Well, that's interesting. So, in other words, while they have a lot of revenue, they don't necessarily have a lot of profit because that revenue is going into necessary marketing channels. Necessary to maintain the revenue. And so, this is something that does seem to call into question the analyst's argument.

In other words, the analyst is saying well we could redistribute the revenue and the owners would come back with well, no we can't redistribute the revenue. So, this is something that would support the owner's position in a way. So, this one is at least promising. We'll come back to this. C, local business have a civic duty to offer a living wage that allows workers and their families to survive and prosper in the same community as the business.

Well, this is, first of all, more a moral charge rather than an economic position. And again, this is something that would be attacking the position of the owners. And, our job here is not to attack the position of the owners. So, this is incorrect. D, while outsourcing to the developing world has eliminated many other manufacturing jobs, the factory work at Hamport Steelworks requires specialized skills that the only workers there have.

So, this would be a reason why those workers deserve a higher wage, but again, this would be agreeing with the industry analyst. We want something that will strengthen the owner's position. So, this doesn't help us. E, another philosophical position. Most moral failings are not excused by the fact that a large number of other individuals or groups have committed the same failing.

So, again this would be a moral judgement about the owners excuse that, well, other factories are doing it. Well, that's not a good excuse, you know? In other words, if I'm beating little children and I, it's no excuse for me to say well other people are beating them also. If something is wrong, it's just wrong and it doesn't matter if other people are doing it.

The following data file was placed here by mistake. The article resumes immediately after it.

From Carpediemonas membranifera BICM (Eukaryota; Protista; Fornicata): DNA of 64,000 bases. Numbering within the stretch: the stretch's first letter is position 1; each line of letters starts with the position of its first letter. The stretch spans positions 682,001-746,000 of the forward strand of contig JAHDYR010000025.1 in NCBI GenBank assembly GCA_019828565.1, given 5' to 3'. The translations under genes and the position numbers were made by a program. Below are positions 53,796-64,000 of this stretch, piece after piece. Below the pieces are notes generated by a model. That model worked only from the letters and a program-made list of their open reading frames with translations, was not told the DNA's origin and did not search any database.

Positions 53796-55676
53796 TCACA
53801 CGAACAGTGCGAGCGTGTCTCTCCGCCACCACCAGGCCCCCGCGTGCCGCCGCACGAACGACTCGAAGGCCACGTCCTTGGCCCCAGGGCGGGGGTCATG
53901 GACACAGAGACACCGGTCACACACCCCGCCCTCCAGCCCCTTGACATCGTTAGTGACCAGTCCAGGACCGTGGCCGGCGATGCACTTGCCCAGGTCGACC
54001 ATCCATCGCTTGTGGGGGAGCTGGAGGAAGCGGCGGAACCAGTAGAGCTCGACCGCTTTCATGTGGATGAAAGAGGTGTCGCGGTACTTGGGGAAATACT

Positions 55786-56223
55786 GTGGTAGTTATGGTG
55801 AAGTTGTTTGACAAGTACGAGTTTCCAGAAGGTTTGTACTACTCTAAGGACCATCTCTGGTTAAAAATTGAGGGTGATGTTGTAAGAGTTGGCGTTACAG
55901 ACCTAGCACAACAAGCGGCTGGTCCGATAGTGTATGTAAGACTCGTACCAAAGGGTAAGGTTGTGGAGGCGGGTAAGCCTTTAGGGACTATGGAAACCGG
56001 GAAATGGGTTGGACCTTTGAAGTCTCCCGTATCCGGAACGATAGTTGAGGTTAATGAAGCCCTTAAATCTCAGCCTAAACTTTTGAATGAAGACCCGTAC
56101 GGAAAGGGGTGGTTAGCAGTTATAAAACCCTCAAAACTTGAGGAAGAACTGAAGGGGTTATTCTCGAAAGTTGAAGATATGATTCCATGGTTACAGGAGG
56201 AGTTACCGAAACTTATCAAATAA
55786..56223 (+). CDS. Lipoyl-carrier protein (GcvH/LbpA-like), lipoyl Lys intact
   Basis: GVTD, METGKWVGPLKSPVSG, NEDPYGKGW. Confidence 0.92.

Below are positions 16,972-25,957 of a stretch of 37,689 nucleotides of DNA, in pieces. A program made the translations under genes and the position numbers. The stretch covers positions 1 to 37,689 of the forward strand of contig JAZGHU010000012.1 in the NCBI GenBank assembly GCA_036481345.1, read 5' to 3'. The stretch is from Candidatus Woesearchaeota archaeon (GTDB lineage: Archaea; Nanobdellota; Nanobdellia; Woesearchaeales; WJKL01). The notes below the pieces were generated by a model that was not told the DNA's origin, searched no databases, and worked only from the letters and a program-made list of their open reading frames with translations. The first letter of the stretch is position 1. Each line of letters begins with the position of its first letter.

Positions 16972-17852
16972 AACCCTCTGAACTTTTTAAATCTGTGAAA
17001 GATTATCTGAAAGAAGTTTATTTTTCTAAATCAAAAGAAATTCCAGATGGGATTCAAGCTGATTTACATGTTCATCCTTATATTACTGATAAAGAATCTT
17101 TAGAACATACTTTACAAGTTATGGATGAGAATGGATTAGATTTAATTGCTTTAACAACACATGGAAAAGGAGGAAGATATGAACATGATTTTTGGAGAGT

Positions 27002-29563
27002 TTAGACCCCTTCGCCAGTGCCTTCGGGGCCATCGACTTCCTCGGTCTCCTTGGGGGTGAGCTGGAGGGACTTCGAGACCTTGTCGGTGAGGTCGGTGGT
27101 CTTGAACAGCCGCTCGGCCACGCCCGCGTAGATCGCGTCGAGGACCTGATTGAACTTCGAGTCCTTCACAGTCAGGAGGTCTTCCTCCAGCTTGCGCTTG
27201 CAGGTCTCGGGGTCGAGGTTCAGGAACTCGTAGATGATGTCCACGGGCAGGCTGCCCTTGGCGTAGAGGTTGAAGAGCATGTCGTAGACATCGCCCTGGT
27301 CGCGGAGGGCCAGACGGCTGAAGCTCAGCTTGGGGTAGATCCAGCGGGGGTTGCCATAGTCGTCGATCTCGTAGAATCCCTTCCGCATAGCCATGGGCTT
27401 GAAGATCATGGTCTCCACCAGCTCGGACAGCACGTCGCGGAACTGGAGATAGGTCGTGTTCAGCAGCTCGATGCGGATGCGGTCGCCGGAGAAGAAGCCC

And so, this would be attacking the owner's position, but we don't want to attack the owner's position. So, E is also wrong. The only one that actually makes problematic the analyst, the industry analyst's position, and supports the owner's which is really what the question is asking us to do, Is answer choice B.

And so, B is the best answer here. The final thing I will say in this is, remember, we've had two videos which talked about analyzed particular questions. Remember, as you move through the questions, every single question has its own video explanation. So, in other words, in a way, it's not that we have two example lessons on critical reasoning questions.

We have hundreds of them because for each question it's as if each question has its own private lesson. That video explanation. So, of course we would urge you to watch this video explanations certainly when you get the question wrong. But, even for hard questions you get right to make sure that you understand all the logic that there is to understand.